All about reading the tape measure

Updated on December 25, 2022 by Sarina Tariq


how to read a tape measure

In my teens, I dreaded the tape measure – It represented all the guilt at eating those extra chocolates after the second helping, or was it the third? When I gained weight in my 20s, I threw away the tape measure. Then I discovered sewing.

Tape measure has been a constant companion since then. Actually, tape measures in the plural; because I have at least 4 of them in different rooms. One of them is tucked away in a deep drawer, ready for the contingency situation when all the other three are missing.

When I started to sew and for a long time afterward, I just knew the main marks in the tape measure. A sewing friend then taught me the rest. Something as basic as this should be taught in school rather than some other nonsense that I learned in school, which I never found a use for afterward. In this age of laser measuring tapes, electronic tape measures and measuring tape apps, and easy paper patterns, one (the husband) may wonder at the use of ordinary tape measures. But for me, it is one of the most useful and necessary sewing tools.

As I understand it, there are two types of tape measurements – metric and imperial.
Metric measurement markings represent measurements in centimeters and millimeters and meters. 
Imperial measurement markings represent measurements in inches and feet and fractions of inches.

The numbers given represent the whole centimeters and the small lines in between the centimeters lines are the millimeters. Ten millimeters make up one centimeter, and 100 centimeters equals one meter.

Scientists use the metric system, but when measuring the body, most people use the imperial system, i.e., of inches. 36-24-26 is not in centimeters, as you know; they are in inches and the anathema of millions of differently endowed girls. You can learn more about the different systems of measurement and how to convert metric measurement units to imperial units metric in this post on Dimensions of a yard of fabric

Different types of measuring tapes used in sewing

1. The regular measuring tape

Typically a measuring tape for measuring the body is 60 inches long which is about 1.5 meters (152 cms). You get 120 inch long measuring tapes in shops as well, which is useful for measuring those curtains and quilts and other home decor stuff.

My measuring tape comes with a right and wrong end ( with one end stiff with a metal plate), but there are simple ones available with both ends ready to measure. 

My measuring tape has metric and imperial measures placed on top and bottom. Only the imperial system is given on the other side of the tape.

The measurements are given as 1/8th of an inch, i.e., one inch is divided into eight parts. Sometimes measurement markings representing  1/16th of an inch are also given. Tape measures and rulers used in construction and design work usually have markings with 1/32 of an inch.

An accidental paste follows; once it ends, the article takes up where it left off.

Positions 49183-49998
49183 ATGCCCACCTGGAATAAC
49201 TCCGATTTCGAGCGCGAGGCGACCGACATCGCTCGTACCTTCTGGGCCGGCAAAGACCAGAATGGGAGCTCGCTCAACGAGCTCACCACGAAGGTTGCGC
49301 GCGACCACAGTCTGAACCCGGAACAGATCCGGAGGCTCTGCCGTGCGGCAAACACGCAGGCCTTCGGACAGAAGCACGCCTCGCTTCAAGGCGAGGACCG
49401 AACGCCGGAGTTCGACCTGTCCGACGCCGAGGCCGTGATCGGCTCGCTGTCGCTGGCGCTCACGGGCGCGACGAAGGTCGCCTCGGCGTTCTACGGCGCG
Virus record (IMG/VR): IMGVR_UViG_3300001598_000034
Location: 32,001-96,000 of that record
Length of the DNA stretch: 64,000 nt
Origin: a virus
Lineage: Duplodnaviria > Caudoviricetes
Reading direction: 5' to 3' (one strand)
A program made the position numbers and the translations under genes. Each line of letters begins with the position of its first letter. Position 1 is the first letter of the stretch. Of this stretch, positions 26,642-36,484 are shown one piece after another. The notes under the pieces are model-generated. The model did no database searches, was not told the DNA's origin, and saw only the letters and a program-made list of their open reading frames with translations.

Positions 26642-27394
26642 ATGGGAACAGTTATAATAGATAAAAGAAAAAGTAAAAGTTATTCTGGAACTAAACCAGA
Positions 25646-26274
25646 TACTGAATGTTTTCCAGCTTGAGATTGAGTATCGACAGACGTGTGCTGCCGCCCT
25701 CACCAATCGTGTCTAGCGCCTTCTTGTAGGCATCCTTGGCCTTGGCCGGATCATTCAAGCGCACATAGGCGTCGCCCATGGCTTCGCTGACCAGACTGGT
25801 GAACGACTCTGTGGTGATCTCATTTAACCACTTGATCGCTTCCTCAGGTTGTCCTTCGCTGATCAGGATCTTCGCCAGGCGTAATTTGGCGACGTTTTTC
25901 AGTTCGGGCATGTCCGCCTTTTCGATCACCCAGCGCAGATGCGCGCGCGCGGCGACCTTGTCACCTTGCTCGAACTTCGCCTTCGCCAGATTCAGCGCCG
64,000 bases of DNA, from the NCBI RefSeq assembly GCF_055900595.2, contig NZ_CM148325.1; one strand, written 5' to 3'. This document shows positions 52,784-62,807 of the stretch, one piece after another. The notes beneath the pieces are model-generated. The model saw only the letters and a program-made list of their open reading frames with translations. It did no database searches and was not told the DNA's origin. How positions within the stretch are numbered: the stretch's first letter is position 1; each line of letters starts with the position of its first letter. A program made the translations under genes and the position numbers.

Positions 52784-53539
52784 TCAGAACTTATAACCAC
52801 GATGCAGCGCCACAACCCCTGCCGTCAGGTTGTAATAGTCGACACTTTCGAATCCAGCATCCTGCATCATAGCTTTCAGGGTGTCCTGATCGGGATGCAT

The main middle marking inside the inch represent 1/2 inch ( Half inch)

The next small markings represent 1/4 of an inch ( Quarter inch) & 3/4  of an inch ( three-fourth inch)

The next small markings represent 1/8, 3/8, 5/8 and 7/8 of an inch ( eighth’s of an inch)


how to read a tape

Inch to millimeter conversion Reference List.

12 inches make a foot. One inch is equal to 2.5 cms or 25 mms.

inches to mms

You use simple maths which you studied (did you ? or slept like me) in school to add the fraction when you have to; to put it simply, 1/4 + 1/4 is 1/2 (ha). To add unequal fractions, you have to make the denominator equal and then add. Let me run before I start teaching gibberish.

When you are using the tape with the metric system or the imperial system, just ensure you measure from the zero line.

Have you realized that the tape measure you have been using for years may need to be revised – it may have stretched out of correct measures? You can replace it with a new one now and then or choose a fiberglass one that is guaranteed to be non-stretchy.  

Measuring is very important when making a dress. There is a very often said adage about measuring – measure twice and cut once – very forgettable I would think remembering all the occasions when I had forgotten this one saying – when that expensive fabric was cut a little too short because I didn’t measure twice.

2. Cutter practical guide tape

This is a kind of measuring tape with elastic tape and other tapes attached to a piece of plastic. 

3. Trouser Tape

This is a tape measure with a curved thing on top, which helps measure inseam length when measuring for making pants. This ruler measures 45 inches in length (114 cm).

4. Drawing rulers

The big meter scale available in wood, plastic, or metal can be very useful in drawing the long seam line, etc. A smaller Foot rule (scale) measures 12 inches in length and is usually made of plastic, wood, or steel. This is useful when you have to measure seams, small tucks, pleats, etc.

L square is a scale that is made like the capital letter L. This is great for measuring corners as it gives an accurate 90-degree marking. One side ( the long side) will be 24 inches long and the other side 12 inches.

Checkout the post on correctly measuring the body for dress making

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Hi, I love sewing, fabric, fashion, embroidery, doing easy DIY projects and then writing about them. Hope you have fun learning from sewguide as much as I do. If you find any mistakes here, please point it out in the comments.